If you don’t, here’s a handy graphic to jog your memory. It’s a nice walk through memory lane and a reminder of how much the industry/technology has evolved in less than two decades – from Lycos, Altavista, Yahoo through the invention of Google and page rank and then the age of Facebook, Twitter and social media.
What’s amazing isn’t how much has changed in that time – it’s how well we’ve accepted what in any other industry would be revolutionary changes every few years. Which is an important reminder that today’s conventional wisdom may well be tomorrow’s old technology, and that we should be careful about taking as gospel whatever is the new new thing.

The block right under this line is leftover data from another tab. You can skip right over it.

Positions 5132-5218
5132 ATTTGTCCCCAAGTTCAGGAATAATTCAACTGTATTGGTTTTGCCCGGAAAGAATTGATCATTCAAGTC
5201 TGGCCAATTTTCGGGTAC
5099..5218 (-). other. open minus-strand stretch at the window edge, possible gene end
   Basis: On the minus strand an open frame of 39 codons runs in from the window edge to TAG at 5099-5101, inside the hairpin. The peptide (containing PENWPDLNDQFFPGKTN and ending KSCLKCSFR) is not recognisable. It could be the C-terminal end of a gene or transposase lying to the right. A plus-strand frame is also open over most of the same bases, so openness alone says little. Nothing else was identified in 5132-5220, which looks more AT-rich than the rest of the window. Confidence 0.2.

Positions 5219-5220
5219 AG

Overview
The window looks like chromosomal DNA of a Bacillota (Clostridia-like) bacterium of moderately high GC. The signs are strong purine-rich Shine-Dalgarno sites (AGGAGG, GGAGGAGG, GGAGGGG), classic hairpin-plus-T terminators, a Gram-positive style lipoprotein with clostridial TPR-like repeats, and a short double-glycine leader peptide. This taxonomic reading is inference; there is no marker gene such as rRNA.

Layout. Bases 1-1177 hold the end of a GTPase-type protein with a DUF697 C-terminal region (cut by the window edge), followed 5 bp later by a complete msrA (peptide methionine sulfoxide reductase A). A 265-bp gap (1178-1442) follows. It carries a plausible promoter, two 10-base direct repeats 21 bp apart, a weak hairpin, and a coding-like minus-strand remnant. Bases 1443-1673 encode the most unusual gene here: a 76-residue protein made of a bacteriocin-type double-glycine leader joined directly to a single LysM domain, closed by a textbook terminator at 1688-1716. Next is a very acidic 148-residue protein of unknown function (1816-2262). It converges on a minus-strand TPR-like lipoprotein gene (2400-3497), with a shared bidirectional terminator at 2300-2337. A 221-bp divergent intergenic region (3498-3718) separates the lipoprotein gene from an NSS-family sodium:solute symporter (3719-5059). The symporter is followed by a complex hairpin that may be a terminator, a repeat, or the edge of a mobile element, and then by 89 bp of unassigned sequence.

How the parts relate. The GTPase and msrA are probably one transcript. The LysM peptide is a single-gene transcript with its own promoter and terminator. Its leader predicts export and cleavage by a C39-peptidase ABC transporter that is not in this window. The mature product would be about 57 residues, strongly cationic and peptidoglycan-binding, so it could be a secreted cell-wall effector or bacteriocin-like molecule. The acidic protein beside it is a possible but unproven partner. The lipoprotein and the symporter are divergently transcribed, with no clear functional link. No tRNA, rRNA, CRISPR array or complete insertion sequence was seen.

I’m sure all of this will settle down at some point, and we’ll have the kinds of rules of thumb that helped generations of newspaper editors and publishers run their businesses efficiently. But until then happens, we’re in for a roller coaster ride – from learning how to do SEO right to getting a social media strategy and so on.
That’s not to say that what news organizations are doing to adapt to the realities of the marketplace are wrong; it’s that we need to remember that we’re in a hugely fluid environment, and that the landscape is apt to be overturned at any moment. Which means we shouldn’t take as a immutable law any current received wisdom – whether it’s the importance of social media or the value of links or whatever.
We can’t ignore them, of course; but neither should we be building too-permanent structures around them. Unless we want to become the Infoseek of 2011.